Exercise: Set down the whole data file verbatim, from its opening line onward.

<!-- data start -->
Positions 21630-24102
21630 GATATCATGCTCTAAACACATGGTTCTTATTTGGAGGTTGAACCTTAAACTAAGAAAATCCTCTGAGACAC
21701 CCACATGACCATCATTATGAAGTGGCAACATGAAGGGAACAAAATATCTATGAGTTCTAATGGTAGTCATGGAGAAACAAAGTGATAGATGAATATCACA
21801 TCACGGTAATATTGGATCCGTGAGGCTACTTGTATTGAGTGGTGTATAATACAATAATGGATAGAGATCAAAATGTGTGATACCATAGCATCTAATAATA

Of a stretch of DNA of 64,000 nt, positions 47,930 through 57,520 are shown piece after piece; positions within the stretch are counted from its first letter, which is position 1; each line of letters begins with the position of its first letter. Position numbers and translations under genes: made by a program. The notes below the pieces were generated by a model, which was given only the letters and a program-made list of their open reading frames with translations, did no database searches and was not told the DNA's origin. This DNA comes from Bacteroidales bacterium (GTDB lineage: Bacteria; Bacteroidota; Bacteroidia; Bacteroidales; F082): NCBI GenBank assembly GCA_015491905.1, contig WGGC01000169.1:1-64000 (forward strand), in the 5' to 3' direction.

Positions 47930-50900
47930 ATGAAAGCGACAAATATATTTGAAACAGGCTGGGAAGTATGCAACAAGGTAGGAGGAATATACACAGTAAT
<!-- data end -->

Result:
Positions 21630-24102
21630 GATATCATGCTCTAAACACATGGTTCTTATTTGGAGGTTGAACCTTAAACTAAGAAAATCCTCTGAGACAC
21701 CCACATGACCATCATTATGAAGTGGCAACATGAAGGGAACAAAATATCTATGAGTTCTAATGGTAGTCATGGAGAAACAAAGTGATAGATGAATATCACA
21801 TCACGGTAATATTGGATCCGTGAGGCTACTTGTATTGAGTGGTGTATAATACAATAATGGATAGAGATCAAAATGTGTGATACCATAGCATCTAATAATA

Of a stretch of DNA of 64,000 nt, positions 47,930 through 57,520 are shown piece after piece; positions within the stretch are counted from its first letter, which is position 1; each line of letters begins with the position of its first letter. Position numbers and translations under genes: made by a program. The notes below the pieces were generated by a model, which was given only the letters and a program-made list of their open reading frames with translations, did no database searches and was not told the DNA's origin. This DNA comes from Bacteroidales bacterium (GTDB lineage: Bacteria; Bacteroidota; Bacteroidia; Bacteroidales; F082): NCBI GenBank assembly GCA_015491905.1, contig WGGC01000169.1:1-64000 (forward strand), in the 5' to 3' direction.

Positions 47930-50900
47930 ATGAAAGCGACAAATATATTTGAAACAGGCTGGGAAGTATGCAACAAGGTAGGAGGAATATACACAGTAAT